10.20.2019

Buying Land In The Philippines Part 5: Land Registration Authority

Buying Land In The Philippines Part 5: Land Registration Authority





Posts in This Series:


Disclaimer 


This is the fifth part in the series about buying land in the Philippines. As always, nothing you read here is to be taken as legal advice or professional guidance. This is our personal experience that we are sharing with you. So caveat lectorum.

Documents Required By The LRA (Registry of Deeds) For Titling:


REQUIRED DOCUMENT
NOTES
Notarized Letter of Request


I have provided this sample Letter of Request. The letter includes a listing of generic requirements for the LRA document package.

Owner’s Duplicate Copy of Title

Obtained from the seller.

 
Original or Certified True Copy of Deed of Sale


It is a good idea to have multiple copies of the DOAS notarized with original signatures at the time of execution.



BIR CAR/ Tax Clearance Certificate


Obtained from the Bureau of Internal Revenue.



DAR CLEARANCE


Obtained from the Department of Agrarian Reform.



REALTY TAX CLEARANCE


Obtained from the Municipal Treasurer.


TRANSFER TAX RECEIPT


The Transfer Tax Clearance fee is paid first to the Provincial Treasurer who issues the receipt.
Certified True Copy of Tax Declaration

Obtained from the Municipal Assessor.


Technical Description


Obtained as a deliverable from the surveyor if you had the lot subdivided. Otherwise, the Technical Description can be obtained from the Land Management Bureau.


Certified True Copy of the Subdivision Plan (Blue Print)



Obtained as a deliverable from the surveyor if you had the lot subdivided. Otherwise, the Subdivision Plan can be obtained from the Land Management Bureau.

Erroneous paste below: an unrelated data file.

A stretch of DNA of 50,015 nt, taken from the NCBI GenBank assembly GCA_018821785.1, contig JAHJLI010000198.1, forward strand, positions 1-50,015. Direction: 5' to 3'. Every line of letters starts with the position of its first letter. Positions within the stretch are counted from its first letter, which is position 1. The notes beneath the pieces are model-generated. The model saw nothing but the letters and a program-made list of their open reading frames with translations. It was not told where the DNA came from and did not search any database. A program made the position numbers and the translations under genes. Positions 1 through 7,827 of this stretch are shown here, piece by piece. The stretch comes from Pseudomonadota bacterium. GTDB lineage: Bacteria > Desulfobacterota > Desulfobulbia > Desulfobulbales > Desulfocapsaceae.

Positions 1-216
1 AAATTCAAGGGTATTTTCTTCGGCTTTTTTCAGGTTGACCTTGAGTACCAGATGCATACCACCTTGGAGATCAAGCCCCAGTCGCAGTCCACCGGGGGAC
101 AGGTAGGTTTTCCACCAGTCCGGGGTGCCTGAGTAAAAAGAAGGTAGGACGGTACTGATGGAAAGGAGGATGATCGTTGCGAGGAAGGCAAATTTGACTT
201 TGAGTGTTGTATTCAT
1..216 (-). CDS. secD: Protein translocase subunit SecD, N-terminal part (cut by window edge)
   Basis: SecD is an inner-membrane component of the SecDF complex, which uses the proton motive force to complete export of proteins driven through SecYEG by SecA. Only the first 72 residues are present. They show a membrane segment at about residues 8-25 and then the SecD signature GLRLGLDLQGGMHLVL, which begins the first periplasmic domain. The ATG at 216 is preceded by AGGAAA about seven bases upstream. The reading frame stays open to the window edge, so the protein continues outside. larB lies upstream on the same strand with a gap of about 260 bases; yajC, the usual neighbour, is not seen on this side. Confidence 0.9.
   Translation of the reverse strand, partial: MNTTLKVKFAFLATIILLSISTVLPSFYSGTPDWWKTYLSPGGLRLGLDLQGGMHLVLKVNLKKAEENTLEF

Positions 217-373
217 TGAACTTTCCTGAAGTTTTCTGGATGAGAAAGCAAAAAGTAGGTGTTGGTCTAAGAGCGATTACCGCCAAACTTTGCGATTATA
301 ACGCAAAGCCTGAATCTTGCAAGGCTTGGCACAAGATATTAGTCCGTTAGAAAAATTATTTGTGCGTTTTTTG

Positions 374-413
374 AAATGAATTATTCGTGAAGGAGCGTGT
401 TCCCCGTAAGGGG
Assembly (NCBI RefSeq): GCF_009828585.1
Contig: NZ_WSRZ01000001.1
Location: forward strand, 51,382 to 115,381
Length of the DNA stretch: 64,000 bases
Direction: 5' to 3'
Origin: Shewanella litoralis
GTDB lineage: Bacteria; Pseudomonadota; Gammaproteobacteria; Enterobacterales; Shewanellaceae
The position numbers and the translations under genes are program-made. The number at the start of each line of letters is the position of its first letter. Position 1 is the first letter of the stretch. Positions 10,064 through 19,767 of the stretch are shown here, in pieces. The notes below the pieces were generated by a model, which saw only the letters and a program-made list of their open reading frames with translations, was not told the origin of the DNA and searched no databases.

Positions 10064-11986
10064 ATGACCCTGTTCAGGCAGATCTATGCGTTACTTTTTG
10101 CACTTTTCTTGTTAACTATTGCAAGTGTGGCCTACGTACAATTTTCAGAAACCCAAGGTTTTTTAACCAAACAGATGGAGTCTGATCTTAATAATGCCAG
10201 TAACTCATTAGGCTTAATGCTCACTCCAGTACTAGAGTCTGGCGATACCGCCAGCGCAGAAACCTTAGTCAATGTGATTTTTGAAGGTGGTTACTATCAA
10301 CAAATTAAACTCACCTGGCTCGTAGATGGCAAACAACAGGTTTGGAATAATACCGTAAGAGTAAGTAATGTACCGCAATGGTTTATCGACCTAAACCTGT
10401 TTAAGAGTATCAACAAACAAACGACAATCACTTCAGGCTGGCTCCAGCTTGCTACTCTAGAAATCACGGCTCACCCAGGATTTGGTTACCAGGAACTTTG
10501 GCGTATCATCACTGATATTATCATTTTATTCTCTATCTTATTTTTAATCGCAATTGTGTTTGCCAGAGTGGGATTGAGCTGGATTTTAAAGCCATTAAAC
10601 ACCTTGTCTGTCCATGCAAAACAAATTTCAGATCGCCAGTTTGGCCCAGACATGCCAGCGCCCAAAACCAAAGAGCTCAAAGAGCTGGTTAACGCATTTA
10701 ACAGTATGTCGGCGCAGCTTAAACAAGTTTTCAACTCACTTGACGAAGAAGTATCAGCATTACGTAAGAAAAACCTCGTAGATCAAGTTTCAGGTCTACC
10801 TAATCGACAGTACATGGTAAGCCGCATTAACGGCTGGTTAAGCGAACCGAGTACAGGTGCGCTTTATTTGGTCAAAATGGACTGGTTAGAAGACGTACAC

Special Power of Attorney

Required if the applicant is other than the buyer. 

sample SPOA

 

Submission Of Documents


  • Originals and one (1) set of copies.
  • The LRA did not require submission of originals and copies in separate folders, as DAR asked us to do. 
  • Never leave your paperwork or any money with the LRA without receiving an official receipt.
  • Never use fixers or people who say that they can expedite paperwork.
  • The receipt that we received from LRA listed all documents that we submitted to LRA.
  • We also had LRA stamp "received" on our copy of each document that we submitted.
  • It may take up to six months for LRA to complete their processing. Ours took three months.

The Bottom Line


It is very important to acquire an updated copy of your landholdings from the Municipal Assessor every year. This is how you can know that your land is secure in your name and that no one has changed it by error or otherwise. 

Once you get your title there is one last step and that is to obtain a Tax Declaration in your name.



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